that a candidate’s private demographic data may exert over an examiner

Mandatory
demographic data Candidate 1 Candidate 2
collected by IELTS

First name Liang Alistair

Family name Xu Westminster

Title Miss Dr. (Doctor)

Sex Female Male

Age (Date of birth) 17 45

Country or region of origin Asia Western Europe

Address Rural Cambodia Oxford University Hall of


Residence, England

Country of nationality Cambodia United Kingdom

First language Cambodian English

How many years have you 1 20


been studying English

What level of education Secondary up Postgraduate


have you completed? to 16 years

Occupation Other Education

Occupation level Worker in the home Employee (Senior Level)

Scheme code Australia bound Private candidate

All data shown in this table must be provided as a condition of enrolling in the IELTS
examination. Authority: https://www.ielts.org/-/media/pdfs/application-form.ashx

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Pedagogy

Blind-marking of academic work is considered best practice by many scholars as it may

reduce examiner bias of the aptitude of examinees from certain demographics such as

racial groups and gender groups (e.g. Fleming, 1999; Malouf et al., 2013).

The use of blind-marking at all stages during IELTS internal marking process may

reassure the public that all forms of conscious and subconscious assessor bias have been

removed. In the context of the IELTS exam, this particularly concerns biases based on:

 Age
 Race
 Religion
 Ethnicity
 Country of origin
 Education level
 Gender
 Class (socio-economic status)
 Intended immigration purposes.

The potential for examiner bias in the IELTS exam for some of these categories may be

indirect. For example, some names such as ‘Muhammad Abdullah’ may be associated

with a specific religion, region of origin or first-language.

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It is not known whether IELTS use a blind-marking system at all stages during the

examination and remarking process.

The use of non-disclosed business practices in educational settings defies the spirit of

fairness, transparency and accountability which the public expects from educational

service providers that trade in the exchange of truth and knowledge (e.g. Hong & Walsh,

2009). Furthermore, the use of undisclosed business practices does not reflect a customer-

oriented service delivery model. Such practices are indicative of a monopoly business

model whereby one party aims to preserve its dominance as the gatekeeper of knowledge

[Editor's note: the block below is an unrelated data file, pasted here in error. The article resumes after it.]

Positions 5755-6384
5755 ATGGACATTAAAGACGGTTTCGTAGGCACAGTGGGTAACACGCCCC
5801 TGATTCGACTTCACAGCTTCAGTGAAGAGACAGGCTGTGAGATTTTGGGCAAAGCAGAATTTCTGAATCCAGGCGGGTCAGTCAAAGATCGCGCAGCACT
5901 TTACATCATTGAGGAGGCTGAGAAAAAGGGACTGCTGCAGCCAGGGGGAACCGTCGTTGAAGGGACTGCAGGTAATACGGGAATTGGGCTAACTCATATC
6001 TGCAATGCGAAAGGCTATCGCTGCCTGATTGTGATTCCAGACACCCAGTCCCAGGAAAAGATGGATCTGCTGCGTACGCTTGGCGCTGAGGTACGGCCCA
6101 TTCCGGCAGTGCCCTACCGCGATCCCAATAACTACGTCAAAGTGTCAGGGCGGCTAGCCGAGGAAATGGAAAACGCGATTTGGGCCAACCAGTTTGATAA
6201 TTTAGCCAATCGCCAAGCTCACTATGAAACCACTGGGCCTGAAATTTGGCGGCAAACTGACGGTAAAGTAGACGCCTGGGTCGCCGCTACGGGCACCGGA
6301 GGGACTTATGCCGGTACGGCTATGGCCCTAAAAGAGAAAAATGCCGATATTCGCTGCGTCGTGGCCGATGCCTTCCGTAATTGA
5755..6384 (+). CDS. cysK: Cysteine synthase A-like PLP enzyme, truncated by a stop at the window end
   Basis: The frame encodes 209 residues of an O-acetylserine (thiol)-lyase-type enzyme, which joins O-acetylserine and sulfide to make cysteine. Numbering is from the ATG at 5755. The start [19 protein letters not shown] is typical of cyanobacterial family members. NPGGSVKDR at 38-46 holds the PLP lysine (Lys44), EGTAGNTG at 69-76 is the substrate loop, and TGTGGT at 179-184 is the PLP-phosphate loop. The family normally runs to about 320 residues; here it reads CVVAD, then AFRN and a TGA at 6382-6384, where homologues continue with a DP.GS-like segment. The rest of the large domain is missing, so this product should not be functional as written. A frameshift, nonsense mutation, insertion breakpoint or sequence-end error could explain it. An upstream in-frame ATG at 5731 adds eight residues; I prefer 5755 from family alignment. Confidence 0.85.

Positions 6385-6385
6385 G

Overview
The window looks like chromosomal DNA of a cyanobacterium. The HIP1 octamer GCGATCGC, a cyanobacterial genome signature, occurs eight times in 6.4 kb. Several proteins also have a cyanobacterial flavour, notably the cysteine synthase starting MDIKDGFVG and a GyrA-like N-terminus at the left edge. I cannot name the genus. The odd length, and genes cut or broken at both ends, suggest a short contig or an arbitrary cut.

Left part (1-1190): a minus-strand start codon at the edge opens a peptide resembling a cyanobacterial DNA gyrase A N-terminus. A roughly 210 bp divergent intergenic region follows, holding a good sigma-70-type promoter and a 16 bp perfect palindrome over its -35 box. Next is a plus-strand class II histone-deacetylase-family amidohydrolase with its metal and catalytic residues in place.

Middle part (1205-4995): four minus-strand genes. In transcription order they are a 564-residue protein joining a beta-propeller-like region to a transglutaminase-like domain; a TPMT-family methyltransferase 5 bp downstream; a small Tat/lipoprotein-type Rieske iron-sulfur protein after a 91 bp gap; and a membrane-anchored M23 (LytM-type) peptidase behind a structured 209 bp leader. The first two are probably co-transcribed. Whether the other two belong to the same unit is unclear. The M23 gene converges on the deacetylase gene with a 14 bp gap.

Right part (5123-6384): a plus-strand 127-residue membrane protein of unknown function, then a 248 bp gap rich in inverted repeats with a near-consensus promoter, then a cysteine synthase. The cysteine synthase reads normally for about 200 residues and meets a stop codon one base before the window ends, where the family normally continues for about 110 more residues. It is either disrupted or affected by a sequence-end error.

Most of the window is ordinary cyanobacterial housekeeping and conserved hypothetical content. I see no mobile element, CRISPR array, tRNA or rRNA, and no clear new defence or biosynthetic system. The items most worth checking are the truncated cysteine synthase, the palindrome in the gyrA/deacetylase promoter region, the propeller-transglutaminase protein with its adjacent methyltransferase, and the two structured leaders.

in a narrow field (e.g. Zoellner, 2014), such as English language testing.

For comment

I welcome members of the public to provide constructive feedback on this Research

Communique. You may provide feedback in confidence or request to have this uploaded

on the School’s website or GELTR’s website.

Initial distribution list

IELTS instructors; IELTS stakeholders (global); Former IELTS test-takers; IELTS

registrants; IELTS research academics; Former IELTS staff; IELTS staff; Education

Minister, Canada; Education Minister, United Kingdom.

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Primary evidence

British Council (2017a), Application form,


<https://www.ielts.org/-/media/pdfs/application-form.ashx>. Accessed 22 March 2017.

–––––– (2017b), Annual Report and Accounts 2015–16,


<https://www.britishcouncil.org/sites/default/files/annual-report-2015-2016.pdf>.
Accessed 12 March 2017.

–––––– (2017c), China,


<http://takeielts.britishcouncil.org/locations/china>. Accessed 12 March 2017.

–––––– (2017d), IELTS Application: Check Test Availability (Brazil),


<https://ielts.britishcouncil.org/CheckAvailability.aspx>. Accessed 12 March 2017.

–––––– (2017e), India,


<http://takeielts.britishcouncil.org/locations/india>. Accessed 12 March 2017.

–––––– (2017f), Management and structure,


<https://www.britishcouncil.org/organisation/structure>. Accessed 12 March 2017.

–––––– (2017g), Prepare,


<http://takeielts.britishcouncil.org/prepare>. Accessed 12 March 2017.

–––––– (2017h), Test dates fees and locations: Ghana,


<http://www.britishcouncil.org.gh/exam/ielts/dates-fees-locations>. Accessed 17 March
2017.

–––––– (2017i), United Kingdom,


<takeielts.britishcouncil.org/locations/united-kingdom>. Accessed 17 March 2017.

IELTS (2017a), Find a test location,


<https://www.ielts.org/book-a-test/find-a-test-location>. Accessed 12 March 2017.

–––––– (2017b), Home,


<https://www.ielts.org/>. Accessed 12 March 2017.